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Publication numberUS4582473 A
Publication typeGrant
Application numberUS 06/624,388
Publication dateApr 15, 1986
Filing dateJun 25, 1984
Priority dateJun 25, 1984
Fee statusLapsed
Publication number06624388, 624388, US 4582473 A, US 4582473A, US-A-4582473, US4582473 A, US4582473A
InventorsMarc A. Rizzi, James Cutarelli
Original AssigneeUsm Corporation
Export CitationBiBTeX, EndNote, RefMan
External Links: USPTO, USPTO Assignment, Espacenet
Polymer pelletizer
US 4582473 A
Abstract
A pelletizing apparatus is provided with a first passage through which a strand of liquified plastic is fed to a die face. A second passage intersects the first at a point closely spaced from the die face and conducts a stream of pressurized fluid. The end of the strand of plastic forms a plug blocking continued passage of the polymer. Build-up of pressure of the fluid overcomes the blocking force of the plug, cutting the strand at the intersection and ejecting the plug as a pellet. Release of the fluid pressure permits the plastic strand to advance and block the exit whereupon the fluid pressure builds up to again eject the plug. Repeated self-regulating cycles cause a stream of pellets to be formed.
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Claims(4)
We claim:
1. An extrusion die having at least one passage which is continuously between a means for supplying a plastics material in an extrudable condition and an orifice in the face of said die, said passage having a restriction spaced from said face and a reduced diameter between said restriction and said face, and a second passage having an entrance in an exterior surface of said die and interesting said first passage between said restriction and said face, said die having means for connecting said passage with a source of fluid under pressure for ejecting plugs of plastics material from said first passage when they form in the first passage in the portion having a reduced diameter.
2. A device according to claim 1 in which multiple first and second passages are provided to pelletize multiple strands of plastic.
3. A device according to claim 1 in which the die face opening is defined by one or more shaped passages coaxial with the first passage to vary the resistance against ejection of the plug.
4. A device according to claim 1 in which said second passage intersects said first passage substantially at a 90 angle thereto.
Description
FIELD OF THE INVENTION

This invention relates to apparatus for pelletizing plastic.

BACKGROUND OF THE INVENTION

Plastic pelletizing apparatus presently available usually involves extruding melted plastic in multiple strands through a perforated die plate where the strands are cut by rotating knives. Such well-known apparatus is shown typically in U.S. Pat. No. 3,618,162. The rotating knives and perforated die plates cooperating therewith are subject to wear and must be changed frequently. Thus, the mechanisms containing the die plates and the rotating knives must be adapted to facilitate such replacement such as seen in U.S. Pat. No. 3,574,891. Also the planes of the rotating knives and the die plate must be aligned. Typical of such aligning or yielding compensating mechanisms are shown in U.S. Pat. Nos. 3,271,821, 3,292,212, 3,266,090 and 4,290,742.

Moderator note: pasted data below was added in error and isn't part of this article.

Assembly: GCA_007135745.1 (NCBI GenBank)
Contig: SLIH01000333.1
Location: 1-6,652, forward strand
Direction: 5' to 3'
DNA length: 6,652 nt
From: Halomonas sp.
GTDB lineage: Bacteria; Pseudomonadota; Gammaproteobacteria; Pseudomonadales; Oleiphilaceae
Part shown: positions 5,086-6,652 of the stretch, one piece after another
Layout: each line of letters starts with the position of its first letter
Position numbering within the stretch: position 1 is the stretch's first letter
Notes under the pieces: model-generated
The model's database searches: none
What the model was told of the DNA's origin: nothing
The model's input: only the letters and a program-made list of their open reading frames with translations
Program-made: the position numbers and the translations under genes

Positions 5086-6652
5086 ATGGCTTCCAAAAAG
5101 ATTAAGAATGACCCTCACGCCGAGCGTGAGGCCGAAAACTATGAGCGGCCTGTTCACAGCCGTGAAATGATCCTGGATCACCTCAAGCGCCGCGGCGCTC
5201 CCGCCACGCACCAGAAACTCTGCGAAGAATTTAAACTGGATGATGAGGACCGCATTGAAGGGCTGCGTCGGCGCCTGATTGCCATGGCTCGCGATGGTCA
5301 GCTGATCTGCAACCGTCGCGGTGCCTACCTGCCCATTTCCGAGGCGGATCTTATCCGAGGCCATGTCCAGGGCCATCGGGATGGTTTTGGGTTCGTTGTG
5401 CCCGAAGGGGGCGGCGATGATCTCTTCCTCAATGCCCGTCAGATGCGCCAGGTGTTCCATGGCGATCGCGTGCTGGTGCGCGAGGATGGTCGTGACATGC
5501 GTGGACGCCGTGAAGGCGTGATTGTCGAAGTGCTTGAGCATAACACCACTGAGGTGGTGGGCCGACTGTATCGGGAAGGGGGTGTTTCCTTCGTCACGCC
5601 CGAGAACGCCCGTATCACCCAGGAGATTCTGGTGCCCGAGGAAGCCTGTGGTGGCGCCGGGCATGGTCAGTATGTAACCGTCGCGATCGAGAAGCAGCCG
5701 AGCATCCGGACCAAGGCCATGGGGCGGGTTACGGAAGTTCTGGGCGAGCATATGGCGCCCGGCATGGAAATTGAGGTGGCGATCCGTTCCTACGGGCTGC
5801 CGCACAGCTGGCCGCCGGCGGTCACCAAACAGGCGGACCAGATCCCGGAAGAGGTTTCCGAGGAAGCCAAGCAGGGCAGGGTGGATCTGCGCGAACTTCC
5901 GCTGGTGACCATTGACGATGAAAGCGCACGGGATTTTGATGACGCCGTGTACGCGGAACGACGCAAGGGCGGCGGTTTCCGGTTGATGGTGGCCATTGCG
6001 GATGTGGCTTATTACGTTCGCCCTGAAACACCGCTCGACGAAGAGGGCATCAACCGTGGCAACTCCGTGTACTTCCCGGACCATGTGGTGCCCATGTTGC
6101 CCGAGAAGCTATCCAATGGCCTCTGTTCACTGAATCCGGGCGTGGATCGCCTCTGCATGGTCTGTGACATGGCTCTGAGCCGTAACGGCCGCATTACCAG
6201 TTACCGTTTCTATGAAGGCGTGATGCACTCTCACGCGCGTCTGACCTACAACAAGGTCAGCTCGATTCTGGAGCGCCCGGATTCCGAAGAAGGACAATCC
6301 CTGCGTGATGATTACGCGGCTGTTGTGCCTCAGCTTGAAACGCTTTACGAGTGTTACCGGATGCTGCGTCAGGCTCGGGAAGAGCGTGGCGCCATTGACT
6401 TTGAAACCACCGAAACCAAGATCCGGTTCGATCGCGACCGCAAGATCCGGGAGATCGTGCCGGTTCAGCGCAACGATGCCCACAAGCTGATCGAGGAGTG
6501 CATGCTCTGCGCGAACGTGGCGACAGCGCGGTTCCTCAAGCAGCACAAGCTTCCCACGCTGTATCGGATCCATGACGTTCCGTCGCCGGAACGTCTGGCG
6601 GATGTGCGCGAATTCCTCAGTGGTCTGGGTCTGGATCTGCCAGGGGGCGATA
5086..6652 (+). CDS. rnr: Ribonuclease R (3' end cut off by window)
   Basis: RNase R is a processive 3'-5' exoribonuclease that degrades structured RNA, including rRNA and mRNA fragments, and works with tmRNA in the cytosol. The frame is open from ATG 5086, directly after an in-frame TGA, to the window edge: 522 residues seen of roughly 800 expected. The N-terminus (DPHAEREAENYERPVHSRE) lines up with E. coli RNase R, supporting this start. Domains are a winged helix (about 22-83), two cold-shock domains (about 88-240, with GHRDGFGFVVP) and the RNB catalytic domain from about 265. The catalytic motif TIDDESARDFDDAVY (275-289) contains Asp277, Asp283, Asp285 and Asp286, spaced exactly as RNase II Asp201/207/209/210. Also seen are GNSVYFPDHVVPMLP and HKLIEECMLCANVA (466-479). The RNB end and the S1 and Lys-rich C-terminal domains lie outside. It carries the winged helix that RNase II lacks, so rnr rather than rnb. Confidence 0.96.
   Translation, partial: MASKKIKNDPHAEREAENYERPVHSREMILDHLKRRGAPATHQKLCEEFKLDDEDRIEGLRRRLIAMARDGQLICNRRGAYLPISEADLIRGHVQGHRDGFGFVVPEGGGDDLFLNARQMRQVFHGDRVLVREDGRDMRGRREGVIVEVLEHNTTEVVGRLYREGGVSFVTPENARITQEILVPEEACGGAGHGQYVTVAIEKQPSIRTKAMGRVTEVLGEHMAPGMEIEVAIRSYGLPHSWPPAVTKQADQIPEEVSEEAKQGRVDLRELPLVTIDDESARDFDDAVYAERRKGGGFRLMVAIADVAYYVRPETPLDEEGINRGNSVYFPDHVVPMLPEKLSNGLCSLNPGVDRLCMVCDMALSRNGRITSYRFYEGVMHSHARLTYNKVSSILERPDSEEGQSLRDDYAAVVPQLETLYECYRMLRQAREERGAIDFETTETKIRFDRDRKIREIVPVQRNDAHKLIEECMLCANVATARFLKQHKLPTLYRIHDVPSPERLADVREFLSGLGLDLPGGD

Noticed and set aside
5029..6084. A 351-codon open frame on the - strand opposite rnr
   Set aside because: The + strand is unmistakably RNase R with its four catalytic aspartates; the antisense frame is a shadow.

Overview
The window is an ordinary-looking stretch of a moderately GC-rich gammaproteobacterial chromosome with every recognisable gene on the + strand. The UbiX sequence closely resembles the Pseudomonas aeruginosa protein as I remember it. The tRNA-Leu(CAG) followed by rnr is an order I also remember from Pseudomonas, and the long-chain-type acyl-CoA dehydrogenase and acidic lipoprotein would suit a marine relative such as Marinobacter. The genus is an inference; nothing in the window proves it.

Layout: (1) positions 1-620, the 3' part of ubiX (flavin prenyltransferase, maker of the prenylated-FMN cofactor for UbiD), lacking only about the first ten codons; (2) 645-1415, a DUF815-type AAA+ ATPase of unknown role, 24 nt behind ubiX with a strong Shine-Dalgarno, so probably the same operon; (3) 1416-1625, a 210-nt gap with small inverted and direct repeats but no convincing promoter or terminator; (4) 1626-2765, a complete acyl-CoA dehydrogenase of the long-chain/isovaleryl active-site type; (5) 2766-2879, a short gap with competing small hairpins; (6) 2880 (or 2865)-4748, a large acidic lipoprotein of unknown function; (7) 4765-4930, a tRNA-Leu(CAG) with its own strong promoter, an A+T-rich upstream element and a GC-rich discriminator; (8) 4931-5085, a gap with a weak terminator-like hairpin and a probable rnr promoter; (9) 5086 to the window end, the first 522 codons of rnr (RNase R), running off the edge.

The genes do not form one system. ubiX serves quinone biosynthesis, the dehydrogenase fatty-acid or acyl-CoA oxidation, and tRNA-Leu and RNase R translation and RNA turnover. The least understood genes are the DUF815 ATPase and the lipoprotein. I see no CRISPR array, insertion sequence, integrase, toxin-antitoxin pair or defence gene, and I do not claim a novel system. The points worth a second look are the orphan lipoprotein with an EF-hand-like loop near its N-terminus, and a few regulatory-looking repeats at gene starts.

Accordingly, it is a general object of the invention to provide simple apparatus which avoids the above problems and eliminates the need for rotating knives and mechanism to cut strands of extruded plastic.

SUMMARY OF THE INVENTION

A pelletizing apparatus is provided with a first passage through which a strand of liquified plastic is fed to a die face. A second passage intersects the first at a point closely spaced from the die face and conducts a stream of pressurized fluid. The end of the strand of plastic forms a plug blocking continued passage of the polymer. Build-up of pressure of the fluid overcomes the blocking force of the plug, cutting the strand at the intersection and ejecting the plug as a pellet. Release of the fluid pressure permits the plastic strand to advance and block the exit whereupon the fluid pressure builds up to again eject the plug. Repeated self-regulating cycles cause a stream of pellets to be formed.

DESCRIPTION OF THE DRAWINGS

FIG. 1 is a side elevation partly in section of a pelletizing device embodying the invention;

FIGS. 2 through 5 are alternate forms of the die face portion of the device of FIG. 1;

FIG. 6 is a side elevation partly in section illustrating an alternate form of a device embodying the invention;